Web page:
If you lead a middle school that is similar to the one in which I am principal, you may often hear a student in your office say, “I was only teasing/kidding/playing!” Sometimes the statement may be true, but more often than not the student really has been participating in the age-old activity of bullying.
Parents defend their bullying child by saying that he or she could never bully, that the other child may be jealous, or they may say, “boys will be boys.” Some of these parents were bullies as children.
But, what exactly is bullying? Is it a one-time event? Is it only physical? Or can it include verbal and social actions?
At our school, we continue to deal with kids who are bullies and we are taking a schoolwide approach to attacking the problem. First, we advertise our “no tolerance of bullying” policy to our kids and parents. Second, our character education program (Schools of FISH!) is taught each day with emphasis on treatment of others. Third, we have initiated a video-vignette program called Stories of Us that graphically records a long-term bullying scenario. Our counselor shows clips of the progressively intense bully episode and then follows with classroom discussions. Finally, we come down aggressively on violators.
Despite our best intentions, we continue to have problems with bullies because some parents cannot tell us who is bullying their child, other parents will do anything to deflect the blame toward their child, and bullying works for bullies!
What are you doing with your students? I’d love to know.
Mark Terry is principal of Eubanks Intermediate School in Southlake, Texas, and is the Middle-Level Foundation Member on NAESP’s Board of Directors.
During the past few months, if not the past year, elementary and middle schools across the country have discussed the 2008 presidential election to various degrees. We’ve received e-mails about the different ways in which the election process has been taught in a number schools. For example, last spring a principal in Pennsylvania tied in NAESP’s 2008 Principals Read Aloud Award with primary election day by having her students vote for their favorite book.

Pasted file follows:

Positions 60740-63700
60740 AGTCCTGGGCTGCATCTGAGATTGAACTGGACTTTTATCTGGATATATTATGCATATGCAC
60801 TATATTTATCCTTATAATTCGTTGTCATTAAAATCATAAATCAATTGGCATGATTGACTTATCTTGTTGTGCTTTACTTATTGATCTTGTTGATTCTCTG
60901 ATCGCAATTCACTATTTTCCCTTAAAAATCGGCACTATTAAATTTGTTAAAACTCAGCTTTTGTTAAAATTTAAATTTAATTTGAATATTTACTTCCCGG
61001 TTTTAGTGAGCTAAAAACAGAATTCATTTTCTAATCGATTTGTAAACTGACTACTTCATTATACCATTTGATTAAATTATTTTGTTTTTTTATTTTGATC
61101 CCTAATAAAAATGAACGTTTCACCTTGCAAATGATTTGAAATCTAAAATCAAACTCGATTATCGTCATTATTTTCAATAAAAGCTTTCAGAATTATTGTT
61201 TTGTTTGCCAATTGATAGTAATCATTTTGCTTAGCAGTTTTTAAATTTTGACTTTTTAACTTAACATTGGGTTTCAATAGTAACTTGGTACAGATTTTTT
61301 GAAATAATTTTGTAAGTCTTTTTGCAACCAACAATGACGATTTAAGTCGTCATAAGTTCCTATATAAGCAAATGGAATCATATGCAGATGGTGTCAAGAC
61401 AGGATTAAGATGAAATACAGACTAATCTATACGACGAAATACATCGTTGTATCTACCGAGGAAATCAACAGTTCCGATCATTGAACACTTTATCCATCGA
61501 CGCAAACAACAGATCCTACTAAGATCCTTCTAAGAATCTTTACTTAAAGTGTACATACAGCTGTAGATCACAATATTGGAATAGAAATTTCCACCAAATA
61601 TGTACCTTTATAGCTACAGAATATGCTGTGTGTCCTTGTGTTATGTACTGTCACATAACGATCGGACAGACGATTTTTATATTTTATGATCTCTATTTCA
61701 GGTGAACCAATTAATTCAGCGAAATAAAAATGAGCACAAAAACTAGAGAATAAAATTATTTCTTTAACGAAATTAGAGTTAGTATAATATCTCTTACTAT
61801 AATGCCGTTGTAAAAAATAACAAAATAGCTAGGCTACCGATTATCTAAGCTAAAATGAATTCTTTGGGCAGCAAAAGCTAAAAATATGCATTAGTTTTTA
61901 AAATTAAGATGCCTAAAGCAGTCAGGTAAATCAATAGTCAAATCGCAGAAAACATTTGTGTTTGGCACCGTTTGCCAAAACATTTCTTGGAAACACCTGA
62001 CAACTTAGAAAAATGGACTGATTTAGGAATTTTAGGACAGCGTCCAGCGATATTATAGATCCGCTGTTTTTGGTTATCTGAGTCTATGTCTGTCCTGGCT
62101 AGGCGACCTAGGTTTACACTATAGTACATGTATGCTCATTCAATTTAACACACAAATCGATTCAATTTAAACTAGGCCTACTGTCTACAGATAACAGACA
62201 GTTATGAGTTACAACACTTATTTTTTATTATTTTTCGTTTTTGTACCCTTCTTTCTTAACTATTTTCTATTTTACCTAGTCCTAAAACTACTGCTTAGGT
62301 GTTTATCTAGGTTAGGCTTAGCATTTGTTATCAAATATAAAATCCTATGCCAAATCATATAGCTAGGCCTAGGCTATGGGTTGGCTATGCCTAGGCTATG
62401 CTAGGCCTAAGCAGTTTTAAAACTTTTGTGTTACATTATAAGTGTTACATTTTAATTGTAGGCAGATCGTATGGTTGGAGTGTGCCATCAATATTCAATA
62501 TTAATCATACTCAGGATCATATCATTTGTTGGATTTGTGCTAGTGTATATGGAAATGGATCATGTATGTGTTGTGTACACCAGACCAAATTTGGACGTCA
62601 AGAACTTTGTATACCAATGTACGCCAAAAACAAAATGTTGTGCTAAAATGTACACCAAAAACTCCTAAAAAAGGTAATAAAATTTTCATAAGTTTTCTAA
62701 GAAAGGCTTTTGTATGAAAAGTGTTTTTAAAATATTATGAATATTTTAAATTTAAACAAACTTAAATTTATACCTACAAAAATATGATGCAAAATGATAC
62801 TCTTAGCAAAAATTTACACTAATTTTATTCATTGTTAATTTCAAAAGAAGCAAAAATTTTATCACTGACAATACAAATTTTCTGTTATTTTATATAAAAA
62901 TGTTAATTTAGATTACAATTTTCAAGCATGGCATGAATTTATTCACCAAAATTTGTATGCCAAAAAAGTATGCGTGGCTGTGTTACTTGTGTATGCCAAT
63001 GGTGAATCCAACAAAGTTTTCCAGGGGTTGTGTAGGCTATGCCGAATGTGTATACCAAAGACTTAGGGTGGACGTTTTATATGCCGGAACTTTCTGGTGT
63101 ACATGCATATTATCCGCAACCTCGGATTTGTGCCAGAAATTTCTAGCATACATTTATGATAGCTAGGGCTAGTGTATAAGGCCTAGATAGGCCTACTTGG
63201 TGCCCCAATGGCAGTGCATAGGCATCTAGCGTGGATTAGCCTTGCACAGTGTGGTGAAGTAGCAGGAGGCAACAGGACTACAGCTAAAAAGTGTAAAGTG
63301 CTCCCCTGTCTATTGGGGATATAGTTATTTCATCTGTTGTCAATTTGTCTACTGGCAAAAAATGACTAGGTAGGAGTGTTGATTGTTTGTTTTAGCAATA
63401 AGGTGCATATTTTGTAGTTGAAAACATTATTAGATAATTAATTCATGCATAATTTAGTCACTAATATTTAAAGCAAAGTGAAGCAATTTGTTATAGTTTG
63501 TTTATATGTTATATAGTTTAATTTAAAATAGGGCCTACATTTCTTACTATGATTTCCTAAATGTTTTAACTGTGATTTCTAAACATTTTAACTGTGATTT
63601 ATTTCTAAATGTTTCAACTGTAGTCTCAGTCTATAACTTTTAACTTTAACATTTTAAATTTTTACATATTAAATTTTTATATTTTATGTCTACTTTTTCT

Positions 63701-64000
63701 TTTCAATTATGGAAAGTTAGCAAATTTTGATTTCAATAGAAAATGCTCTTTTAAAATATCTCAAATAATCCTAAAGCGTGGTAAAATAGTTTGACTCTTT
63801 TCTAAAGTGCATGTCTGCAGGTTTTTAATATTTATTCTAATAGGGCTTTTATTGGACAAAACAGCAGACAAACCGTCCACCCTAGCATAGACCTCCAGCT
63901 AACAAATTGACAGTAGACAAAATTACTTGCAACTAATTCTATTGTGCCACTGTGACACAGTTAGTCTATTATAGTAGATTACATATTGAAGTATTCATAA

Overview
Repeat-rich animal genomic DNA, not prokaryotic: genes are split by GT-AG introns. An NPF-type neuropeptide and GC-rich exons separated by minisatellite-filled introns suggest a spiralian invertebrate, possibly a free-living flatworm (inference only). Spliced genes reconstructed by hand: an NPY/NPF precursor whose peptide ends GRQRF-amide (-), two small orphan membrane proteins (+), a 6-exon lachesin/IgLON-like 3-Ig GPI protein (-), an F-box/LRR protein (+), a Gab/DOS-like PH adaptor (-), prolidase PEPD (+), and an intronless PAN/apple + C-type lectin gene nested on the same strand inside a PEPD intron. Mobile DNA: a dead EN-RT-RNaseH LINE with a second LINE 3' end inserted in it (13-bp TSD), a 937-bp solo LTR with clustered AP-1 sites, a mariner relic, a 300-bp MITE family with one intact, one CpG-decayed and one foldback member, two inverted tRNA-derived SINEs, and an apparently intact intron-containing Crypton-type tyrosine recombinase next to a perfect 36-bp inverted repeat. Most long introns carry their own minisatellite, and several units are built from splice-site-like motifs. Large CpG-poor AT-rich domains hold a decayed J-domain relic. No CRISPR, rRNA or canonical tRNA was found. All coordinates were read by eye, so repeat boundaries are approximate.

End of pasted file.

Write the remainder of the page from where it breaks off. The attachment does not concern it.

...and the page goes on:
And in Atlanta, a debate class at Ron Clark Academy came up with this get-out-the-vote song whose lyrics include the issues discussed by both presidential candidates.
What has your school done to teach students about the election process? What creative activities have your students participated in leading up to this historic Election Day?
Have you read the latest Speaking Out article in Principal magazine? Author Carolyn Bunting argues that principals should rely less on the use of research-based programs in the classroom and instead allow good teachers to simply teach. “Good teaching is too diverse to be captured in prescribed programs, no matter what the research may say,” Bunting writes. “A better alternative is to give teachers the time and resources to find their own way.”
She adds: “The process begins with principals trusting their teachers and themselves. Then begins the slow and careful work of giving teachers the breathing room they need to develop independently.”
Do you agree with Bunting? Are your teachers locked in to research-based programs? Do you believe classroom instruction would improve if teachers were allowed to use their own methods?
In the November/December 2008 issue of Principal magazine, we asked principals to let us know what book should be on every principal’s bookshelf. Responses to the My Two Cents question included such titles as The 21 Indispensable Qualities of a Leader: Becoming the Person Others Will Want to Follow by John C. Maxwell, Bringing Out the Best in Teachers: What Effective Principals Do by Joseph Blasé and Peggy C. Kirby, and Who Moved My Cheese? by Spencer Johnson.